We were shown the various techniques that can be employed for applying the consolidant to the stone including; 'flooding' which requires the capillarity of the stone to draw the consolidant in, 'poulticing' where a stone is wrapped in cellulose paper and the consolidant continuously applied to the paper so that it drains into the stone, 'immersion' which is only possible for movable elements where it is fully immersed into a bath of consolidant and finally 'vacuum impregnation' which is a new technique requiring the object to be fully sealed at its surface and then the consolidant added under a vacuum. Gottfried emphasised the need for good protection of your stone before, during and after consolidation to create the required environment for the consolidation process to be appropriate to the technique. It is possible to have some 'remigration' of the consolidant to the surface of the stone if the environment is not carefully controlled.

George Wheeler finished the day with a case study of 'Consolidating Deteriorated Marble with Alkoxysilanes at St. Trophime Cloister, Arles, France'. A wide range of consolidants were trialled on samples of a deteriorated stone similar to that found at the site and then a rigorous testing program was carried out including capillarity, water vapour transmission, micro-abrasion, ultrasonic velocity, biaxial flexure and colorimetry. The same tests were carried out on a second set of samples following time in a weathering chamber set at a low 'intensity'. There was no clear result in favour of a particular consolidant and the success of each consolidant varied with the different tests. I believe more tests will be carried out before a consolidation regime is decided upon.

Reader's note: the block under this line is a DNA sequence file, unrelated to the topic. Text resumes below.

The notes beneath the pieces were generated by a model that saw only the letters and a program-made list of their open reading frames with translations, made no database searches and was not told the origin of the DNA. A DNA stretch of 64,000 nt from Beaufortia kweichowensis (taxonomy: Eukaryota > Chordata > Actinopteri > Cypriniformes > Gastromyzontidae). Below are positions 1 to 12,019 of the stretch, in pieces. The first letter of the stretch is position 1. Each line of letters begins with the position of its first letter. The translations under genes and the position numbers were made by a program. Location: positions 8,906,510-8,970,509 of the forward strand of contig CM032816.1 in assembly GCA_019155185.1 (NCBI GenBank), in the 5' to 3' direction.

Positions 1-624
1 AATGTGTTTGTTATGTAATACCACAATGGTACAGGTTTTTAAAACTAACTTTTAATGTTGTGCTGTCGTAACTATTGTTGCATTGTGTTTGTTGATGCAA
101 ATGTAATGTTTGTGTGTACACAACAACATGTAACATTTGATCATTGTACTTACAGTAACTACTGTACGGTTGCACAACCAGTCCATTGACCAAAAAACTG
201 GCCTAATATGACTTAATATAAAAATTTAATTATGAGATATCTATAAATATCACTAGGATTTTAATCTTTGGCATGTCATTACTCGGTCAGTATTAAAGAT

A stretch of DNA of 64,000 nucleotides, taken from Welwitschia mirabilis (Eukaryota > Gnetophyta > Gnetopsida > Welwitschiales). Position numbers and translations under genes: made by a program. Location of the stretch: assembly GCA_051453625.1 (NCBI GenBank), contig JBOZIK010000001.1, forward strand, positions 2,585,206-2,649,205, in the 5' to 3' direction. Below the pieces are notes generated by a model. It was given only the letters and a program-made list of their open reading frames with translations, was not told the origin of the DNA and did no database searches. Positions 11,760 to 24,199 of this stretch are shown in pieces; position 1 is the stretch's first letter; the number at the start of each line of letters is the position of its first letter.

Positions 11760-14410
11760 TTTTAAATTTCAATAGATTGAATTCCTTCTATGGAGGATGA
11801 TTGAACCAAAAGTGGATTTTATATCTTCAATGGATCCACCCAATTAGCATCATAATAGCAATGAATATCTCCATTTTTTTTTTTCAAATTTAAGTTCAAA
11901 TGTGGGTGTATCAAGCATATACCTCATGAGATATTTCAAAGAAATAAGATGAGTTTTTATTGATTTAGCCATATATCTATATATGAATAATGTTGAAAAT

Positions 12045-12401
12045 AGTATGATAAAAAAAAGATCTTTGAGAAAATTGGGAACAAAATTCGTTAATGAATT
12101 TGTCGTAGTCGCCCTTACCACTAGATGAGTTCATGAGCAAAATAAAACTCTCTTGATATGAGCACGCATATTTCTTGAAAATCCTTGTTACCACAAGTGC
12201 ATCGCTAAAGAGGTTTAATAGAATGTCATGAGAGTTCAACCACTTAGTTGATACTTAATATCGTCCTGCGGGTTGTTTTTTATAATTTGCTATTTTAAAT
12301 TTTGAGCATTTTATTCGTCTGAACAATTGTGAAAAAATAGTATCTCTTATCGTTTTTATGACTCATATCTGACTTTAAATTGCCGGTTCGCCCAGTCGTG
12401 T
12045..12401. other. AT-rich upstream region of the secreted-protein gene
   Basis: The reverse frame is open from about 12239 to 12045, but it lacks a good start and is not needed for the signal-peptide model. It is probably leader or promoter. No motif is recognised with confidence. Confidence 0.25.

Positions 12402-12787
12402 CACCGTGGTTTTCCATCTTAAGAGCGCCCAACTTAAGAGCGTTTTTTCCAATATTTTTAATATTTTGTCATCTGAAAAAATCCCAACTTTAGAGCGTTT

Note to reader: This is an entirely new topic to me and I would particularly welcome comments or corrections on any of the notes I have made.


  1. Alice

    I am finding your blogs very useful as I am currently carrying out my own research into stone consolidation and the use of nanolimes.

    Do you have any further information on nanolimes and, are you able to e-mail me your blogs as a pdf or are they published as a report at all?

    I look forward to hearing from you.

    Joanna Hull

    1. Hi Joanna,
      I've tried to email you on your hotmail email address but my emails are bouncing back. Do you have an alternative email address I can use? You could send me this via the Scottish Lime Centre Trust website